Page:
Sex Education for the Real World…

 


Save Your Balls; Self-Examination For Men

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Posted June 15, 2014 by Kimani in Sex Health

Single Jingles Man Up Check EM Testicular Self Exam video from Single Jingles on Vimeo.

A key element in maintaining a healthy lifestyle is making sure that every aspect of one’s body is in good physical shape. For a man, one of his most vital organs are the penis and testicles.Monthly checks of the “balls” may help in early detection of testicular cancer; giving a man the upper hand in removal, treatment and possible avoidance of cancer.

Before starting the self-exam course, it is crucial that a man know his own anatomy. Take a moment to peek at the chart below:

Photo courtesy of Summit Medical Group

 

Statistics:

 

 

The American Cancer Society’s estimates for testicular cancer in the United States for 2014 are:

About 8,820 new cases of testicular cancer will be diagnosed.
About 380 men will die of testicular cancer.

The American Cancer Society’s most recent estimates for the United States were for 2012:

  • About 8,590 new cases of testicular cancer will be diagnosed.
  • About 360 men will die of testicular cancer.

The rate of testicular cancer has been increasing in the United States and many other countries. The increase is mostly in seminomas. Experts have not been able to find reasons for this increase. Lately, the rate of increase has slowed.

Testicular cancer is not common; a man’s lifetime chance of developing testicular cancer is about 1 in 270. Because treatment is so successful, the risk of dying from this cancer is very low: about 1 in 5,000.

Photo courtesy of Summit Medical Group

How to do a Self Exam (Video)

 

Who should do testicular exams?

Most doctors agree that checking a man’s testicles should be part of a general physical exam. The American Cancer Society (ACS) recommends a testicular exam by a doctor as part of a routine cancer-related check-up.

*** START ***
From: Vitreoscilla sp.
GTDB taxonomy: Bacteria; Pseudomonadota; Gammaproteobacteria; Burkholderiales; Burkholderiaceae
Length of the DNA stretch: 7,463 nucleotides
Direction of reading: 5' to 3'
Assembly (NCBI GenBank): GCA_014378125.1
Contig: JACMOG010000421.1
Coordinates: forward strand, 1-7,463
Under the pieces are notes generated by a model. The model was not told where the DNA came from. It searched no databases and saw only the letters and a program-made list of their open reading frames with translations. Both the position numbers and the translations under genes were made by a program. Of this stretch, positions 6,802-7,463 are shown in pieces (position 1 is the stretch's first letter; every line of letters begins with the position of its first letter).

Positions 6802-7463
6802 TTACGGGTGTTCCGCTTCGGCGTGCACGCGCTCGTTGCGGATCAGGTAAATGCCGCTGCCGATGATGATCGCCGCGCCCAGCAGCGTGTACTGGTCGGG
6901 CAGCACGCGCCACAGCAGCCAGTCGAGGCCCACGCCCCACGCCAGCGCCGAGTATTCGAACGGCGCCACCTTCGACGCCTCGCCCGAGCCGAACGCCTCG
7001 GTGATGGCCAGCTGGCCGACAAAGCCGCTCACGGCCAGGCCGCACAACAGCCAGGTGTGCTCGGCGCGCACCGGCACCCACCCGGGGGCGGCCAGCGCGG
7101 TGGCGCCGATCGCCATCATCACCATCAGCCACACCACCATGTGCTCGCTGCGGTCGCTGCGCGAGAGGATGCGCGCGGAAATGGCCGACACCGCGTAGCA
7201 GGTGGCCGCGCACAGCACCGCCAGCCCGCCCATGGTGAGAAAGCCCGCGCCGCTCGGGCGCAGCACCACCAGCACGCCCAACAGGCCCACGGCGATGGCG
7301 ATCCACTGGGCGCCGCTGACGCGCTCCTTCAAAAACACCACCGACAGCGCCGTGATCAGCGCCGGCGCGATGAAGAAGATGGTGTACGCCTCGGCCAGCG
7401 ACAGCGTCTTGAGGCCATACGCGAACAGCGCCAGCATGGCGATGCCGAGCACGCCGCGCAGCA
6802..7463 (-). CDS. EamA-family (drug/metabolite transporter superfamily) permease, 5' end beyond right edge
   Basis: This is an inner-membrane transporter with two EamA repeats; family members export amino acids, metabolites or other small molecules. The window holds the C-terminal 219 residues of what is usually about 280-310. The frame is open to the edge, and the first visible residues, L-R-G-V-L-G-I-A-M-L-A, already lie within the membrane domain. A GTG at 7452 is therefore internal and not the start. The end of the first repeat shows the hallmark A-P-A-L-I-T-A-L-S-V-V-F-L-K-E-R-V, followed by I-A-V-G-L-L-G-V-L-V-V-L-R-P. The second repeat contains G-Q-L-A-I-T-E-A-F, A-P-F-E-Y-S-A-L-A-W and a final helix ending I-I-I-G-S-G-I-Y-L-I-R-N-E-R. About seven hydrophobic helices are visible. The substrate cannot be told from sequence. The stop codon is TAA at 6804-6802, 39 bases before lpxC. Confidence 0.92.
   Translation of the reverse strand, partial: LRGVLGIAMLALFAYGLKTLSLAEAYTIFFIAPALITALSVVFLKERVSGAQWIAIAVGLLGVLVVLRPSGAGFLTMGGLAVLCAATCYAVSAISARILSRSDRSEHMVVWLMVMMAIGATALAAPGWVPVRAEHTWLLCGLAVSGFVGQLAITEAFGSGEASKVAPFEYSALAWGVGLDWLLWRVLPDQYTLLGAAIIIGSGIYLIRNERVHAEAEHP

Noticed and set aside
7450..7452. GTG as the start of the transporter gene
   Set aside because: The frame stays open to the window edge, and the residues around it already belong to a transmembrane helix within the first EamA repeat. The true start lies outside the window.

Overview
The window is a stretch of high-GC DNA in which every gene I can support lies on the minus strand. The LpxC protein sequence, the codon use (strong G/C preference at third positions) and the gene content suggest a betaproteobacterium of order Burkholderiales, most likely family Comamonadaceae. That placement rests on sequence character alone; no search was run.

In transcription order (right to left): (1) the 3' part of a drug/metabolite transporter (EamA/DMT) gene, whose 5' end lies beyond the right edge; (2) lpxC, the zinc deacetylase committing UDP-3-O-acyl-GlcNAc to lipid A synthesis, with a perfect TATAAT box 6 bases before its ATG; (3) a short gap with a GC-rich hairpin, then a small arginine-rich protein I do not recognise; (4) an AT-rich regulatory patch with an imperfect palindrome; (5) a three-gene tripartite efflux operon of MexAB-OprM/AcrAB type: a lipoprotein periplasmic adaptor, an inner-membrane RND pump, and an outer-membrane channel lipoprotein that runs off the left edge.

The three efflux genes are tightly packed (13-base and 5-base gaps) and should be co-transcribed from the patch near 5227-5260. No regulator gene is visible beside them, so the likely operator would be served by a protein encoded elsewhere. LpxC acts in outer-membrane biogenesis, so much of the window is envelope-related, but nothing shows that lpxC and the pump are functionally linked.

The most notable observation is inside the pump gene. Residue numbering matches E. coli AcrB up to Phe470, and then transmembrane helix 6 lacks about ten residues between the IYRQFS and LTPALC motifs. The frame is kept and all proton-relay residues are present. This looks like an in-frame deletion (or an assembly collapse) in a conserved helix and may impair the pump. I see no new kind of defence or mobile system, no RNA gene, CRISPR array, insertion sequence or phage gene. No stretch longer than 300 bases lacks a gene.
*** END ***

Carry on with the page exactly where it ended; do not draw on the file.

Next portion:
The ACS advises men to be aware of testicular cancer and to see a doctor right away if a lump is found. Regular testicular self-exams have not been studied enough to show if they reduce the death rate from this cancer. This is why the ACS does not make recommendations about regular testicular self-exams for all men. Still, some doctors recommend that all men do monthly testicular self-exams after puberty.

Men with risk factors, such as an undescended testicle, previous testicular cancer, or a family member who has had this cancer should seriously think about monthly self-exams. If you have risks, talk it over with a doctor. Each man has to decide for himself whether to examine his testicles each month. Here are instructions on how to do it if you decide it’s right for you.

If you choose to check your testicles, you will learn what is normal for you and be able to tell when something is different. Always report any changes to a doctor right away.

((Originally published Oct. 2012. Updated June 15, 2014))
Resources:

http://www.cancer.org/cancer/testicularcancer/detailedguide/testicular-cancer-key-statistics




About the Author

Kimani

A NY transplant in Florida, Kimani has taken on the task of educating the world on sexual health and education. The Mount Vernon native has seen AIDS and HIV spread through her community like wildfire, and hopes to cease the transmission of these and other diseases one person at a time. If you know better, you're inclined to do better.

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